Consider supply and demand
Unfortunately, not all positions are created equal. There can be a big difference between what you deserve to be paid, and what the market is willing to pay. The value of your skills and experience will depend on the industry or job you’re going for. No matter how talented you may be, this is something you’ll have to take into account before you propose a salary.
If you’re an accountant or an auditor, you should refer to the Sarbanes Oxley legislation boom of the past decade, during which salaries jumped 20 or 30% for very particular skillsets. Candidates like yourself are hard to come by, and your bargaining power will be accordingly greater. Use your upper hand to propose a higher starting number.
If, on the other hand, your skills are not in as great demand, you might have to settle for less than you’d like. As such, it may be prudent to suggest a lower range than what you would otherwise consider ideal.
By sharing your current salary and being honest about what you feel that you deserve, you can establish some trust with your interviewers.
Anchor yourself to the higher end of a pay range
It’s common for potential employers to try to establish a range within which they would be willing to negotiate. For your part, you should point out that you’re more comfortable in the higher part of the range. If you have other offers that you’re considering, be honest about these; an employer will be more likely to take you seriously if there’s a possibility of a bidding war for your services.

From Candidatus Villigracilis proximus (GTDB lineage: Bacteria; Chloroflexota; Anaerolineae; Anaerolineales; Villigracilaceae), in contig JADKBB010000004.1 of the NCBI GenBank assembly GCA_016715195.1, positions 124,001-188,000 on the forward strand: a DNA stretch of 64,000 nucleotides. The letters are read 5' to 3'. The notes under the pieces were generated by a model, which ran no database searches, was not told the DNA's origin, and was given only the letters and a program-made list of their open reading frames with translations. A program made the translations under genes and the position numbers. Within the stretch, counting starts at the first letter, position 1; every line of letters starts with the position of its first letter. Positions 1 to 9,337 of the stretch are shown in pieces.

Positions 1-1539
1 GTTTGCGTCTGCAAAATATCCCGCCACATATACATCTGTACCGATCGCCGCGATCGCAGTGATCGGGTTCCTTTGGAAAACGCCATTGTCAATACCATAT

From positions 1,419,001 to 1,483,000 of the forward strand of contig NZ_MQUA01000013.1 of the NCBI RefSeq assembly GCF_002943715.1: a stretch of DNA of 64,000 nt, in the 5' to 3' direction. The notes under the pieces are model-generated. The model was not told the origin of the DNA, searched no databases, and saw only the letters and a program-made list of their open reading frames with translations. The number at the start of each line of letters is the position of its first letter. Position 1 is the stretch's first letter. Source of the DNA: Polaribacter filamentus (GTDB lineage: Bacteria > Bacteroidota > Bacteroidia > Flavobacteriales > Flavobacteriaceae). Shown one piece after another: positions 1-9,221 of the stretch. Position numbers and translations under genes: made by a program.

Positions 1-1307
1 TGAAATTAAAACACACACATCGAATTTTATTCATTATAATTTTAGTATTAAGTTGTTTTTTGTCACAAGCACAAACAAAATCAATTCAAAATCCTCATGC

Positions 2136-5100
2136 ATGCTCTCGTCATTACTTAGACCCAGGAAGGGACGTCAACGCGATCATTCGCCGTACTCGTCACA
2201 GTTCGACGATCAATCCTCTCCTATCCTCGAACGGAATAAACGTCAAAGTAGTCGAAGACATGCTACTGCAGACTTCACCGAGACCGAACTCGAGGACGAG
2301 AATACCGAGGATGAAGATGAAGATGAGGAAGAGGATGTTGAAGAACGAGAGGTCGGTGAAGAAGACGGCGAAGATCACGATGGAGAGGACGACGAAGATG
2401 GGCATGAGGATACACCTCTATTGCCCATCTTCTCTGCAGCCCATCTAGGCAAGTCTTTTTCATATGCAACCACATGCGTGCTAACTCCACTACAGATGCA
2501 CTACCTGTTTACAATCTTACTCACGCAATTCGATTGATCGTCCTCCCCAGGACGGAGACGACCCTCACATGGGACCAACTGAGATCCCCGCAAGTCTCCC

But don’t lie about having other opportunities. Fibbing as a negotiating tactic is not only unethical – it’s counterproductive. We live in a small and increasingly well-connected world, and your indiscretion will almost surely be found out.
Conversely, if an employer declines to fix a range and instead asks you to suggest a number, give them an honest figure, based on your research of common salaries for the position. If you’re already employed or feel that your skills are rare, suggest a number slightly higher than what you’re comfortable with, so that you can bargain your way down to that target if you need to. If, however, you’re less confident about how valuable you are as a candidate, simply give the number you’ve decided on, without going too high or low.
Talking about how much you want to make or what you feel you’re worth can be awkward. But if you do your homework beforehand and come prepared to discuss the matter honestly and straightforwardly, you won’t be seen as greedy or petty – on the contrary, you’ll appear confident, knowledgeable, and professional. And that can help you get the salary you want and deserve.
Let us know what you think! At Clarity Recruitment, we’re always interested in hearing from accounting and finance professionals like yourselves, who are ready for new, exciting opportunities that can take their careers to the next level. And be sure to follow us on Twitter (@clarityrecruits) and connect with us on Facebook for more great tips and advice!